Nonetheless, the Saudi obsession with pleasing the Americans has lead to their policy in Iraq and Syria becoming confused and backfiring. They intend to limit Iranian hegemony whilst their actions are facilitating it. This is because they have never developed a comprehensive strategic foreign policy based purely on national interest.

More broadly, Al Saud does not wish the Arab Spring to succeed, nor do they want any Islamic movements such as the Muslim Brotherhood to rise to power because both would undermine their legitimacy. Thus, in Egypt, Al Saud are keen on supporting President Sisi and his generals. So keen in fact that they are even prepared to make unguarded statements to that effect. Recently the Saudi ambassador stated that the Kingdom’s support to Egypt is such that they would fund it in spite of its own deficit. What is remarkable here is that the internal plan of Al Saud to combat the Arab Springs movements have become so public. The Kingdom’s immense support for Egypt slowed down only when President Sisi started expressing support for Damascus and Tehran.

The Saudi public

Since the Gulf War the Saudi public has become increasingly aware of the direction the Kingdom is taking. The rise of opposition groups followed by the the birth of satellite news heralded a new awareness of politics which mushroomed with the internet and social media. Saudi citizens are world leaders in their consumption of social media and it has provided them with an avenue to express themselves unlike anything in the past.

Over the years the position of the public has gradually shifted from complete wholehearted approval of the political system to frank resentment. Until recently people would tolerate the regime, even though they are discontented, in the belief that the royal family is at least an umbrella providing unity for the country. But with the economic crisis now entering every home and MBS’s reckless policies threatening the unity, safety and integrity of their country, resentment is growing and people are becoming bolder in how they express their feelings.

Despite immense disappointment and anger with the government, the psychological barrier has not been broken yet. This is evidenced by the huge number of anonymous [pseudonym] accounts on social media venting their opposition to the Kingdom. Only a few dare use their real names to make bold and open opposition statements.

Saudis have very little political experience so it takes time for public discontent to manifest itself. There is a lack of political organisation to translate public grievances into action. Nevertheless unless the Kingdom changes direction drastically, clandestine opposition activity will gather momentum and start to surface very soon, as is the zeitgeist around the world.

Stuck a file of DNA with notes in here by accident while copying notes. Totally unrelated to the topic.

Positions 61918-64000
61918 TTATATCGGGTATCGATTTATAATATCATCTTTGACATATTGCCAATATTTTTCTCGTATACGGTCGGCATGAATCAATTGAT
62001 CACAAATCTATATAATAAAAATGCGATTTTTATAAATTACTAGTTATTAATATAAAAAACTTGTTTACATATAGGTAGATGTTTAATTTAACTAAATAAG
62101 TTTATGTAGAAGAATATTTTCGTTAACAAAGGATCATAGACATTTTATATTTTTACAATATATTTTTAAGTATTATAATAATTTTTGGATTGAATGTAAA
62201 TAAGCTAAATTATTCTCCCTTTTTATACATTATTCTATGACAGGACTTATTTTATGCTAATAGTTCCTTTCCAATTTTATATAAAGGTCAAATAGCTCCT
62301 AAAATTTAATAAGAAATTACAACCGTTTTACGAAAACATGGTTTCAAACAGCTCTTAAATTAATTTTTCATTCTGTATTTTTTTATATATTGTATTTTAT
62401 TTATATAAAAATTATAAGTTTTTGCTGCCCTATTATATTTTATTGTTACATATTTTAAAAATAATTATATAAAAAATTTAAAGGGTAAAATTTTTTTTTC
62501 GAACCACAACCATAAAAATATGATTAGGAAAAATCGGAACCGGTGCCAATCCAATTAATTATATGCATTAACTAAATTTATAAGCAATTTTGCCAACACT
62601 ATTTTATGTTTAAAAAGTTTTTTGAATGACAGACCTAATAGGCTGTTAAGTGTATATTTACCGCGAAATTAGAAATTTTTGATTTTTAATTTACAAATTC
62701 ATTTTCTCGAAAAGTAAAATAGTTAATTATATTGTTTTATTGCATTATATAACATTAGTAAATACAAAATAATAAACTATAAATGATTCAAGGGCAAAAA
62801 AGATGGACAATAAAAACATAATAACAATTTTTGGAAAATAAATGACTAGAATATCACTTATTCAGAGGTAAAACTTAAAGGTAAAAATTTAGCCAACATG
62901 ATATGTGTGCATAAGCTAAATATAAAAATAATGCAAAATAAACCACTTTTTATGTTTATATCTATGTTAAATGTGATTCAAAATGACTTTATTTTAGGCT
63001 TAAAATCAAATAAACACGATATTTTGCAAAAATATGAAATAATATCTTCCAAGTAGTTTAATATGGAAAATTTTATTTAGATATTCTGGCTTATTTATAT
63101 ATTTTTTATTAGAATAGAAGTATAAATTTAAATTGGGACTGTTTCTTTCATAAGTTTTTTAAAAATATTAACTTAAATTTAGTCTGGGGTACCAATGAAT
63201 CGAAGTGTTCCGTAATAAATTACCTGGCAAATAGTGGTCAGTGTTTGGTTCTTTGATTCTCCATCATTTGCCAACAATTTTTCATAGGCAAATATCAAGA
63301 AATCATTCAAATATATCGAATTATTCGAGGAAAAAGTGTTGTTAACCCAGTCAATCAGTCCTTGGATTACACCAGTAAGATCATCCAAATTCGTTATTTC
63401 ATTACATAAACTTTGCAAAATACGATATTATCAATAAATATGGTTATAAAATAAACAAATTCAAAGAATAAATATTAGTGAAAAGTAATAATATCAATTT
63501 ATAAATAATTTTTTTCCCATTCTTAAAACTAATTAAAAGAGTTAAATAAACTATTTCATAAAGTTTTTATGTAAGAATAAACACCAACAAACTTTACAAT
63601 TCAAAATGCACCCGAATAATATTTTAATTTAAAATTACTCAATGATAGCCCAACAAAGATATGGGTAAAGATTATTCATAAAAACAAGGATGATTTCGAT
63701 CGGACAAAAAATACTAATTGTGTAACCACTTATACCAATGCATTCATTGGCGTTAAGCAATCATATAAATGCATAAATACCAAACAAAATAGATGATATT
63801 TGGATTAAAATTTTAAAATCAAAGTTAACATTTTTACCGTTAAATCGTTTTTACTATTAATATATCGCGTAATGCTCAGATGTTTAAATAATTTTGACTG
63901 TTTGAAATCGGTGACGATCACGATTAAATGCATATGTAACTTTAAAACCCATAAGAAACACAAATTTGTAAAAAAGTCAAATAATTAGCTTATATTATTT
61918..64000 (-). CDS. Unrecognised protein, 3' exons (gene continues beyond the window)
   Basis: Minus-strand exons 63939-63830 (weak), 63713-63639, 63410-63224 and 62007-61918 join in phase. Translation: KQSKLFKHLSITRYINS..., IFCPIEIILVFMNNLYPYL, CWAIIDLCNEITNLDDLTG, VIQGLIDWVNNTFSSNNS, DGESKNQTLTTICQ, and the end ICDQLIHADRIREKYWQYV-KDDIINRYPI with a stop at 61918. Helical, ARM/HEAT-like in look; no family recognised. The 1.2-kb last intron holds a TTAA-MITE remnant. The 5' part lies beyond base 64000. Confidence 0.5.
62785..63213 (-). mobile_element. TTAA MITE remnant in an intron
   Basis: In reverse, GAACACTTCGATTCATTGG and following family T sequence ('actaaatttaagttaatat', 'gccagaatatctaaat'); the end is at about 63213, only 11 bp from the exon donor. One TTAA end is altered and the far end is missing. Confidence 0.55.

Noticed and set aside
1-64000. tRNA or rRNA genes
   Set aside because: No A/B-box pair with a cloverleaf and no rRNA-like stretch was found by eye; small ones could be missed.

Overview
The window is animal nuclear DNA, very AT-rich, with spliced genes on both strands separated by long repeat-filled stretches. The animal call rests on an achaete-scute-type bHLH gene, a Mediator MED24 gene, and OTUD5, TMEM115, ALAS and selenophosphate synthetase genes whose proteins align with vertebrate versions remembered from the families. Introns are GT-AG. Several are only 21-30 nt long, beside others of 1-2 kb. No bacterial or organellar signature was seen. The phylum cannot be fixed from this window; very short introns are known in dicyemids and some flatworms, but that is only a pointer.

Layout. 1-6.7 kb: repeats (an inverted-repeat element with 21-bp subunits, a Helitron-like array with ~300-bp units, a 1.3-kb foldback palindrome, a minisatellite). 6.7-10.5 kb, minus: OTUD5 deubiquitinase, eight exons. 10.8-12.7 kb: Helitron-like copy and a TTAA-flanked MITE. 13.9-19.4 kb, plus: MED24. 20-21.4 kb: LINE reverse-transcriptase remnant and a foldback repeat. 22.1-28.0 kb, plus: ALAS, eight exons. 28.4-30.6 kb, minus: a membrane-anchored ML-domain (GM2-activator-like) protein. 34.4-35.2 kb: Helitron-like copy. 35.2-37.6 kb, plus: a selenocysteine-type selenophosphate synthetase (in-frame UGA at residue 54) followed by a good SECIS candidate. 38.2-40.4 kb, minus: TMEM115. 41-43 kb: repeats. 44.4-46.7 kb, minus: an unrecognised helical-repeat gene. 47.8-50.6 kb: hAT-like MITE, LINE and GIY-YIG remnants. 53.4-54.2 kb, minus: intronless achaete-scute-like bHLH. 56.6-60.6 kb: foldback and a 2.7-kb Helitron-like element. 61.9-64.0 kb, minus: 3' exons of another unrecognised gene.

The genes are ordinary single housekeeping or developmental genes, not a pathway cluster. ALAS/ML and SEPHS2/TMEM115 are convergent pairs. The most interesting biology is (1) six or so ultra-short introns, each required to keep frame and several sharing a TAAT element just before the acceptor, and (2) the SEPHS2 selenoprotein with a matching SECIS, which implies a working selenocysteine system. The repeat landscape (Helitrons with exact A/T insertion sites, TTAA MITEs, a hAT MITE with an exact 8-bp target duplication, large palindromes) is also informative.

Movement for Islamic Reform in Arabia and other Opposition Groups

Opposition groups in the kingdom used to cover a wide spectrum, from the most militant groups like ISIS, to the most moderate, like the ِِِSaudi Civil and Political Rights Association (ACPRA). The regime succeeded in undermining popular support for militant groups and it performed a comprehensive crackdown on ACPRA and similar groups, imprisoning all their activists.

All that remains from this spectrum of opposition groups is the Movement for Islamic Reform in Arabia (MIRA) and a few other individual opposition activists, all in exile. These individuals are active, popular and influential, but their activity is limited to criticism of the regime’s oppression and corruption in the media. MIRA on the other hand operates on a different scale in terms of its program, history and size.

Established in 1996, MIRA aims at a comprehensive political change, meaning power sharing, accountability, transparency, freedom of expression and freedom of assembly. Whilst its ideals are viewed by the West as the normal aims of any nation state, MIRA is viewed by the both the people and regime as revolutionary. MIRA’s methods are peaceful and rely heavily on the media, communication and occasionally public civil action to galvanise the people, highlight the need for change, and push for it.

Although MIRA is based in London, its real presence is inside the country. The movement consists of a network of activists whose levels of commitment varies from loose affiliation and sympathy, to active participatory membership. Almost every citizen knows of MIRA, and few disagree with its message. Most are sympathetic. Although the number of ‘card carrying members’ is small, they are influential, and the number of latent or passive supporters are probably in their millions.

Using technology and the media to initiate change, MIRA’s strategy is firstly to raise awareness of the crisis in the country, a crisis for which the regime must bear total responsibility. The second stage is the solution: a complete reform program which is in no way compatible with the continuation of the royal family.